Bad news definitely describes them. Rats have been known to contaminate food, damage property, and transmit diseases. Rats have been known to gnaw on just about anything; electrical wires, wooden structures, insulation, and packaging materials. Rats are a pest that can dwell in just about any environment, indoors or out. For any successful rat control plan, you need to understand the rat.
First of all, rats are year-round pests. There’s no such thing as a Rat Season. You won’t always see the rodents. Instead, you should know what to look for. You’ll often hear noises in walls and in attics. Another tell is the presence of smudge marks against walls, pipes and beams from rats rubbing their fur up against them. Rat droppings can be found in many places, especially in and around your trash.
Rat control should first start with rat prevention. Replacing or repairing damaged ventilation and covering crawl spaces are a good way to prevent access. Rats can get into the smallest openings. Be sure to seal all cracks in foundation and siding. Don’t forget where the pipes and wires enter your home and dryer vents. Open chimneys also allow entry into your home by pests. Weatherstrip all doors. Sanitation is also a key facto in prevention. Good housekeeping will reduce food sources that attract the rat. And it’s not only your food that they are seeking out. Be sure to keep your pet foods up and away as well.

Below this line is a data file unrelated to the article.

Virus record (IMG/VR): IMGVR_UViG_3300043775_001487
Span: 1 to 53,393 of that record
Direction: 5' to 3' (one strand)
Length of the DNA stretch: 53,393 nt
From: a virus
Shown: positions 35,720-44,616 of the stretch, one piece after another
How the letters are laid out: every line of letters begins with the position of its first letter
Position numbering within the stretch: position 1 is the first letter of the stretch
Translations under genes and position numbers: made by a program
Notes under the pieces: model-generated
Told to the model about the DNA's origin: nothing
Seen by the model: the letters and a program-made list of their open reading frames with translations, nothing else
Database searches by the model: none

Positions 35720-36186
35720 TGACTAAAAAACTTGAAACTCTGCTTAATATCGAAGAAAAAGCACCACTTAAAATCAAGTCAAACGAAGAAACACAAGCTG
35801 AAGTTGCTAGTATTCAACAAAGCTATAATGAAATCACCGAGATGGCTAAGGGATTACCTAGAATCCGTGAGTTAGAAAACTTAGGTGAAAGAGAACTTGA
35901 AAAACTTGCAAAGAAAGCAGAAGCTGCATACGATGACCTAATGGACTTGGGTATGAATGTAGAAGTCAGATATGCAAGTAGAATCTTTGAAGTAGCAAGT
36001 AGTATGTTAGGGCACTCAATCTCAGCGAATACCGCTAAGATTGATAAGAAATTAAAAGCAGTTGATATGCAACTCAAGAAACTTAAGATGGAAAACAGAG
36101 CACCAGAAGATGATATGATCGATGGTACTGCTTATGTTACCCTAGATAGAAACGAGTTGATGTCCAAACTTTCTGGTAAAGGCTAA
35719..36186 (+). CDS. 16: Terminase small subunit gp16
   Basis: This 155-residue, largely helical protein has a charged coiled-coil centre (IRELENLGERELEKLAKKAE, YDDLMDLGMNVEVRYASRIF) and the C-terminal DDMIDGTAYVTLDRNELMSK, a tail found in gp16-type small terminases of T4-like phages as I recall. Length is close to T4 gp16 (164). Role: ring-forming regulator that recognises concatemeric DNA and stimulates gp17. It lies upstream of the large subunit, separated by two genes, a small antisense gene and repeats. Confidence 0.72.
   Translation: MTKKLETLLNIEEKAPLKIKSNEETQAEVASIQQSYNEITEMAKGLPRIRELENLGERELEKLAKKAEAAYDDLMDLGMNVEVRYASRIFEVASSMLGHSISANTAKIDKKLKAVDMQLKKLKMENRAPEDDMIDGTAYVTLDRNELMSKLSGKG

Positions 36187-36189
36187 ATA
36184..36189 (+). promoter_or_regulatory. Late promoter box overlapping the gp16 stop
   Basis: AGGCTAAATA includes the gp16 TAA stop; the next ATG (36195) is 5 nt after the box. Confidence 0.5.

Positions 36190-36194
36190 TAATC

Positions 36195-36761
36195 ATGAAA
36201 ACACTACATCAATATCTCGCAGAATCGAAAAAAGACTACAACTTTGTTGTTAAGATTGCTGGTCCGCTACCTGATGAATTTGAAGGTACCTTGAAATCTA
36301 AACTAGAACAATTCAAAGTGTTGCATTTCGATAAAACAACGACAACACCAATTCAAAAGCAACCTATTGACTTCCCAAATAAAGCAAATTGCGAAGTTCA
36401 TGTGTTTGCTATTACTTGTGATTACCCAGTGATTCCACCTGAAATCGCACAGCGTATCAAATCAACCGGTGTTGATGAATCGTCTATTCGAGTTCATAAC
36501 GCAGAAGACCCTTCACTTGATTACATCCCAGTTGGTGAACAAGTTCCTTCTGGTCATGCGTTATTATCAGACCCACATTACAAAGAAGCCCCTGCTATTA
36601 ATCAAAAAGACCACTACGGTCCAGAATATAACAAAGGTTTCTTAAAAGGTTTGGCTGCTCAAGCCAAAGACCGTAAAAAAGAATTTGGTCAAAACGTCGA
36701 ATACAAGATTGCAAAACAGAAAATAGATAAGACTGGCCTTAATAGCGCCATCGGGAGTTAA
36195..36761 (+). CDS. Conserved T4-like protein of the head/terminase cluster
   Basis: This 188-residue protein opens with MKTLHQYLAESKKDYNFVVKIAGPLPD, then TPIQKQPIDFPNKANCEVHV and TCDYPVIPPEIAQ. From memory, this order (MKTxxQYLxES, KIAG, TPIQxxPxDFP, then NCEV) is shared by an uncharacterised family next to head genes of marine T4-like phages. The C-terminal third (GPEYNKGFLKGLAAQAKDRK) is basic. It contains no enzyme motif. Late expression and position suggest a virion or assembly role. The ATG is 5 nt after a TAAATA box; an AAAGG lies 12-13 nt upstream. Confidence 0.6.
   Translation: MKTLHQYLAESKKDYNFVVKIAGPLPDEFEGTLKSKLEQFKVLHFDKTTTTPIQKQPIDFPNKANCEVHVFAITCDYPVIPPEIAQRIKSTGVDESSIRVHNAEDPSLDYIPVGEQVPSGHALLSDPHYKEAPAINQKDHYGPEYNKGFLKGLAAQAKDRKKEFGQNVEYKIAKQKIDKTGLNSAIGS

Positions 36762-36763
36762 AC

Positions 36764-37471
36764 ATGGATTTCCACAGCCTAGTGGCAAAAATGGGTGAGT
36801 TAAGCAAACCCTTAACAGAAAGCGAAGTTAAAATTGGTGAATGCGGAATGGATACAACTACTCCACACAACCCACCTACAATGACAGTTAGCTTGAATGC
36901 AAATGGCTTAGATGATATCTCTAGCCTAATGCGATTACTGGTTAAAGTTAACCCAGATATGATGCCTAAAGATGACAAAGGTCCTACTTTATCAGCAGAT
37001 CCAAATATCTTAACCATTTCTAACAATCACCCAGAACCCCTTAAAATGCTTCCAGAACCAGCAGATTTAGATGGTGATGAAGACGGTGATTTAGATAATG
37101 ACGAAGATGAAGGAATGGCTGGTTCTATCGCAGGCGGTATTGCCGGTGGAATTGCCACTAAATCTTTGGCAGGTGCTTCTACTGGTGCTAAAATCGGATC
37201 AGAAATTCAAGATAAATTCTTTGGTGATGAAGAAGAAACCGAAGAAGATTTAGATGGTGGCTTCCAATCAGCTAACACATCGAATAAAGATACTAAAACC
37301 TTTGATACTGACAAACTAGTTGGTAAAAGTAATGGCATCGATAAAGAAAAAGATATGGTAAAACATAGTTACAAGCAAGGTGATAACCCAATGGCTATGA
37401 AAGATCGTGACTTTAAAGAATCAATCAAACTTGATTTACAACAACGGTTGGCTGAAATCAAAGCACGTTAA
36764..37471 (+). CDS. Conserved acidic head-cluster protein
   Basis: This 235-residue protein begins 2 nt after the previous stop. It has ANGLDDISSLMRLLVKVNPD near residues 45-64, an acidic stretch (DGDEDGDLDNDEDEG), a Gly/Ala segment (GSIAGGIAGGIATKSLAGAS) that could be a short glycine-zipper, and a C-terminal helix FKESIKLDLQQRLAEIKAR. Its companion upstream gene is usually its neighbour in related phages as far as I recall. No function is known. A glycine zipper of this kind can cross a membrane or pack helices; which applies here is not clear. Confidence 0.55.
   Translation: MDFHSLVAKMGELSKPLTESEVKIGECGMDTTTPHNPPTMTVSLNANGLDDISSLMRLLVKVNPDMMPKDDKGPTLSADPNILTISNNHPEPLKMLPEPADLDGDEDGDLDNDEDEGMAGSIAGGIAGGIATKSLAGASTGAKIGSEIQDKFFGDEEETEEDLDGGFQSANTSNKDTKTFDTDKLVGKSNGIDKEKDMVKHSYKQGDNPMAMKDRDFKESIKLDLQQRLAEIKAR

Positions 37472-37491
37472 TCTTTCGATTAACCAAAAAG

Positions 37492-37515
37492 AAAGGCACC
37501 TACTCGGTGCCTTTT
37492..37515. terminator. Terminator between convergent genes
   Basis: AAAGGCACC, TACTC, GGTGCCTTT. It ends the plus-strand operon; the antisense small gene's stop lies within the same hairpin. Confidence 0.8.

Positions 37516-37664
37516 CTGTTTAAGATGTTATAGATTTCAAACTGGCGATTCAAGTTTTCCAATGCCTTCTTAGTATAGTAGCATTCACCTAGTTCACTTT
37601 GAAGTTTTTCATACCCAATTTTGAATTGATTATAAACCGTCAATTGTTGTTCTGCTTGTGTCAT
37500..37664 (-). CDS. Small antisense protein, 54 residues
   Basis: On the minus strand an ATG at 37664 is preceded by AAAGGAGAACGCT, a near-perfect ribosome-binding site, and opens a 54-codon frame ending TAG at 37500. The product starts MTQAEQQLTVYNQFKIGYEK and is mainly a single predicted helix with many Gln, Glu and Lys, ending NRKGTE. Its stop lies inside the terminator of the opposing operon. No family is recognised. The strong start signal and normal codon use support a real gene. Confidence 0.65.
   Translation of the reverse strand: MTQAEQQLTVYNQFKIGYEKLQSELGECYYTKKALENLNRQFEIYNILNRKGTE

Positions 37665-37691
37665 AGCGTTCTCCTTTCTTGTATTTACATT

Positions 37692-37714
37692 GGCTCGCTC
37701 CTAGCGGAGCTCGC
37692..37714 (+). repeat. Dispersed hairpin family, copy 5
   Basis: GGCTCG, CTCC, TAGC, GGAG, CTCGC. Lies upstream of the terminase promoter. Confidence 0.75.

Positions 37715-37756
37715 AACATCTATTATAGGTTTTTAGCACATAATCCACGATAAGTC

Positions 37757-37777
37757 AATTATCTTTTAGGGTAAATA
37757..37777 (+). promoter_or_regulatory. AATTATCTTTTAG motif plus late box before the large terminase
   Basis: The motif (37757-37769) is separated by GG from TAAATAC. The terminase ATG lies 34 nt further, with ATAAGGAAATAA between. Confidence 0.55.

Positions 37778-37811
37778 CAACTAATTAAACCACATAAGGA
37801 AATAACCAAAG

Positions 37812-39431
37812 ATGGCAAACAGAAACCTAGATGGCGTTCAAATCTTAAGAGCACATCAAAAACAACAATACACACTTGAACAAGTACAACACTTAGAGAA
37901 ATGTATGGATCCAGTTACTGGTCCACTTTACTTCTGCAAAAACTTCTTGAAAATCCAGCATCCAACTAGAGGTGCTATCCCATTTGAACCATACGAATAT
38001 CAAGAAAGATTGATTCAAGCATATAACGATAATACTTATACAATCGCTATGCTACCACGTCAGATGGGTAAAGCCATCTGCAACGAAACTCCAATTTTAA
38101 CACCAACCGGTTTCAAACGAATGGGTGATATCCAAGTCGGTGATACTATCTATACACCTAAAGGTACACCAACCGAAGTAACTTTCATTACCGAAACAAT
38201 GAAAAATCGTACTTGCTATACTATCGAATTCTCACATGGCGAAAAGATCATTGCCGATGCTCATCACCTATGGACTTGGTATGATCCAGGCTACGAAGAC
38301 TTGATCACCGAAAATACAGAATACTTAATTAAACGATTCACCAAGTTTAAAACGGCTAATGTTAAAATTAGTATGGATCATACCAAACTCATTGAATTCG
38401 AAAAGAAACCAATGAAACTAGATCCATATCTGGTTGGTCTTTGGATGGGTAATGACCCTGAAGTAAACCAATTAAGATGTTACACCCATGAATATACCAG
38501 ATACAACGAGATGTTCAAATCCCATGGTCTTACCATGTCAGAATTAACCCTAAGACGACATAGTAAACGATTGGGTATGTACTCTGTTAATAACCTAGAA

If you do find yourself with a rat infestation, there are do-it-yourself steps you can make.
Trapping is sometimes preferred as it simply removes the pest from your home allowing you to release them back out into the wild and not hurt them. Trapping is also an attractive option because since they can be used again and again, they can be a very inexpensive pest control.
However, because rats don’t appear to have many redeeming qualities, you may not want to do the whole catch-and-release thing. In that instance, chemical use may be preferred. Baits are very popular because of their reach. Baits consist of a poison, but rather than kill the rat instantly, it is a slow-moving poison allowing the rat to return to its nest and thereby affecting others. The key to a bait is placement. You need to be sure you leave a bait where it will be found. Ideal places would be where rats would seek out shelter. If you’ve noticed droppings, that’s a good place.